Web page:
As politically divisive as hydraulic fracturing is, we still need much more data to determine its environmental effects before deciding if it can be major source of energy during our transition away from fossil fuels. Unfortunately, this lack of data apparently means that companies are able to begin large operations without knowing all the costs, due to a lack of regulations that should probably be there while more research is done.
This brings us to a new study published in PNAS that shows orders of magnitude larger methane emission from well pads at fracking sites that were not previously thought to be significant contributors to greenhouse gas emission.
Methane is a substantial greenhouse gas contributor.. It actually has about thirty times the global warming potential of carbon dioxide (CO2), but plays less of a role due to its smaller overall percentage in the atmosphere. But there has been a disturbing trend over the past decade of an increase in methane concentration in the atmosphere – thus the great importance in understanding when and where we are emitting it! In fact, if methane emissions are large enough, fracking may be on the same level as coal in terms of warming potential.
This study used an aircraft to fly over well pads and measure methane emissions from individual plumes coming from the pads. These flights occurred during June 2012 in southwestern PA, and they measured the flux of CH4 coming from each pad (measured in CH4/s, or CH4/s/km^2 if not integrated over a particular area).This figure basically says it all – the orange dotted line is the sampling region where the aircraft measured methane emissions. The red circles and green and blue lines are measures of parts per million (ppm) of CH4 measured. Across the sampling region, a regional flux of 2-13 g CH4 /s/ km^2 was measured. The authors then integrated over distance and averaged across all the wells in the sampling region, and found a flux of 34 g CH4 /s per well, orders of magnitude beyond previous estimates.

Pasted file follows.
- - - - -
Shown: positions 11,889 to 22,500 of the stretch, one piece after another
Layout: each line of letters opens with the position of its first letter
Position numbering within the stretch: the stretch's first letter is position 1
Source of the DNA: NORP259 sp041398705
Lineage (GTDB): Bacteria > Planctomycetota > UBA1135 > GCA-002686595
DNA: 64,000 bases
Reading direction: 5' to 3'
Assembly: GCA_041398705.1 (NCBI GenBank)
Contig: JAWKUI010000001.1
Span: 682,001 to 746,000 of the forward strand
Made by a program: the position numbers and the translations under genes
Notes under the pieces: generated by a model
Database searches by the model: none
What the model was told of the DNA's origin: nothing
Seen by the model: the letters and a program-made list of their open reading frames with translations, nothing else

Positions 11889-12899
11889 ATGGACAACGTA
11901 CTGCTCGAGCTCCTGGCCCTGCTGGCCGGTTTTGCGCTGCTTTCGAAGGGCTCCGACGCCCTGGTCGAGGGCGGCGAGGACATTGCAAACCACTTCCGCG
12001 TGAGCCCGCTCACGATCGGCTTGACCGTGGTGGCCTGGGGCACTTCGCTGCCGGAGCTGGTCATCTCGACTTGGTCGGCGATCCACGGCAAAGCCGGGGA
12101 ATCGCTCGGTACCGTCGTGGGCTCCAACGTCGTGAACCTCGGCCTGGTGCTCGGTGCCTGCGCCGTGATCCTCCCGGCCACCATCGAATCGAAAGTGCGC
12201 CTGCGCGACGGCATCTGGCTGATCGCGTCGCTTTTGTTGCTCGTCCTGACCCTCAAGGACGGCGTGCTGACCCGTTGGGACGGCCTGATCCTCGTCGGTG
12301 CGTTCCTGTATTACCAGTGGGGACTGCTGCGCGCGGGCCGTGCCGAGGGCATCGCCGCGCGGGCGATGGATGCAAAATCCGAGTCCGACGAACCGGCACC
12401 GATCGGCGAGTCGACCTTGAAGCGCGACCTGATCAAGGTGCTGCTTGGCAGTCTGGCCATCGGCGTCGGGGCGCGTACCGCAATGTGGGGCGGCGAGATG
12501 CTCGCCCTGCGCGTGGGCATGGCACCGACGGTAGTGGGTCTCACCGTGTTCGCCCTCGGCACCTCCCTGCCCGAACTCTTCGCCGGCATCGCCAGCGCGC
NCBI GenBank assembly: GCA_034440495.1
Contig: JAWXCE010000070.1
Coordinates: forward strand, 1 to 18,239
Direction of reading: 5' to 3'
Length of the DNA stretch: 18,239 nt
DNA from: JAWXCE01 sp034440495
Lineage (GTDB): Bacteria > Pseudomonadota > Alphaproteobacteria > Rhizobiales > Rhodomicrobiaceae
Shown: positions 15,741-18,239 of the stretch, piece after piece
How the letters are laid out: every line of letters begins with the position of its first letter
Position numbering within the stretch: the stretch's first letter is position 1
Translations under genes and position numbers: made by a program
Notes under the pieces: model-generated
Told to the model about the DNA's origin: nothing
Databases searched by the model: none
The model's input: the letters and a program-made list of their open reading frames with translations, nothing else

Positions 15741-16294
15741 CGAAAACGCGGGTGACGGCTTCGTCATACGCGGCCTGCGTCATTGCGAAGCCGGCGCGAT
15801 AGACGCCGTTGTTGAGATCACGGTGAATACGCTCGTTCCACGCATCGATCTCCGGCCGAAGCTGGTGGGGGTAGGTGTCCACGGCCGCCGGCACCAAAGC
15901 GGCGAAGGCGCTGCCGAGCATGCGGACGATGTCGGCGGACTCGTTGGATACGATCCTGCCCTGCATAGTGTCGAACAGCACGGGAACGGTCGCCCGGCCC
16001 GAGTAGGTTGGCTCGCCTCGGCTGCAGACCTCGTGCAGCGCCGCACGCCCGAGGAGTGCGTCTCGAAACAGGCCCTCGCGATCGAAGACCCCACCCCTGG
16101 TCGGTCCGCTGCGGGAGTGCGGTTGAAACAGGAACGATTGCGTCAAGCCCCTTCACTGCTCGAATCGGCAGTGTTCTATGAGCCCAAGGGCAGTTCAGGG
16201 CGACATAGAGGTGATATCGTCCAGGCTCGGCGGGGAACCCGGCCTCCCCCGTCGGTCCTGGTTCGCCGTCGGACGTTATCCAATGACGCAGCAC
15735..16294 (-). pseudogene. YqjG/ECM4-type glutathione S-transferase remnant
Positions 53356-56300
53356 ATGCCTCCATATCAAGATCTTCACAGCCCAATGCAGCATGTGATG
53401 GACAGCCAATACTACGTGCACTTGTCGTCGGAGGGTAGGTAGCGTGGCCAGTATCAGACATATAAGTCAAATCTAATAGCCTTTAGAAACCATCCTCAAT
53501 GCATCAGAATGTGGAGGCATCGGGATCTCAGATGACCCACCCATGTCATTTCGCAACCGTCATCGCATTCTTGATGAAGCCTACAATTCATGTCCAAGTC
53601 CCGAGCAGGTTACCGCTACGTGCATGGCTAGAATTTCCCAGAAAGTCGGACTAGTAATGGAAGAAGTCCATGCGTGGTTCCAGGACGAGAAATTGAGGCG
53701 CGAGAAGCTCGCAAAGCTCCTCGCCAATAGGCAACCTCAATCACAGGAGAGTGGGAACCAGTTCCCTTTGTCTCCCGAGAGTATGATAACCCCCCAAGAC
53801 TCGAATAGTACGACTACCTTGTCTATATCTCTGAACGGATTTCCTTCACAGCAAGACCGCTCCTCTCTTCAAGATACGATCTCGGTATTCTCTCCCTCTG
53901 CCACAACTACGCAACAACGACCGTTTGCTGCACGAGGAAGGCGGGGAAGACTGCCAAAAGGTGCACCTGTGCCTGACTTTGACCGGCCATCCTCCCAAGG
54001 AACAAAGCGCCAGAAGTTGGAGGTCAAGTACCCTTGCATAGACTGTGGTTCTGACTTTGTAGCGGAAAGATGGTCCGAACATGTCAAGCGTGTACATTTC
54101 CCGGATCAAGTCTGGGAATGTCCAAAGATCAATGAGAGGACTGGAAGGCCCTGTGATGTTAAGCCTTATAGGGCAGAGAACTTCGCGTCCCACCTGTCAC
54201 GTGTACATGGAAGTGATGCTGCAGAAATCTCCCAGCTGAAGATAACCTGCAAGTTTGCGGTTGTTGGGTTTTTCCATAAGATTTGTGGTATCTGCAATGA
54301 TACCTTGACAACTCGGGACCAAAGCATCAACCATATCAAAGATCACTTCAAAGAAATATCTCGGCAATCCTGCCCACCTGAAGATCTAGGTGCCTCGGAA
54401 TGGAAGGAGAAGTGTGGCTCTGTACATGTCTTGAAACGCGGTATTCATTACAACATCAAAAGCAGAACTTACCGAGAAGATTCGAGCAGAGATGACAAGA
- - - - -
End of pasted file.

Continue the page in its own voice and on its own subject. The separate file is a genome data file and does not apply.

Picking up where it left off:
What’s more surprising is that these wells had not even become fully operational – the companies were still drilling down to depth. Thus, these emissions are basically leaks during preparation that have previously been unaccounted for. Just to have it hit home, here’s another figure showing methane emissions as a function of horizontal distance vs altitude for several pads near Tau (see first figure):
Although I’m not an expert on this area of study, the authors appeared to be diligent about controlling for other possible sources of methane emission (although the figure above shows it’s clearly emitting from a ground source!). It’s hard not to be biased about fracking after seeing results like this – clearly we are moving way too fast and expanding fracking sites before we know what harm we’re doing. We just don’t have a good enough picture of what the long-term consequences are.
Caulton, D., Shepson, P., Santoro, R., Sparks, J., Howarth, R., Ingraffea, A., Cambaliza, M., Sweeney, C., Karion, A., Davis, K., Stirm, B., Montzka, S., & Miller, B. (2014). Toward a better understanding and quantification of methane emissions from shale gas development Proceedings of the National Academy of Sciences DOI: 10.1073/pnas.1316546111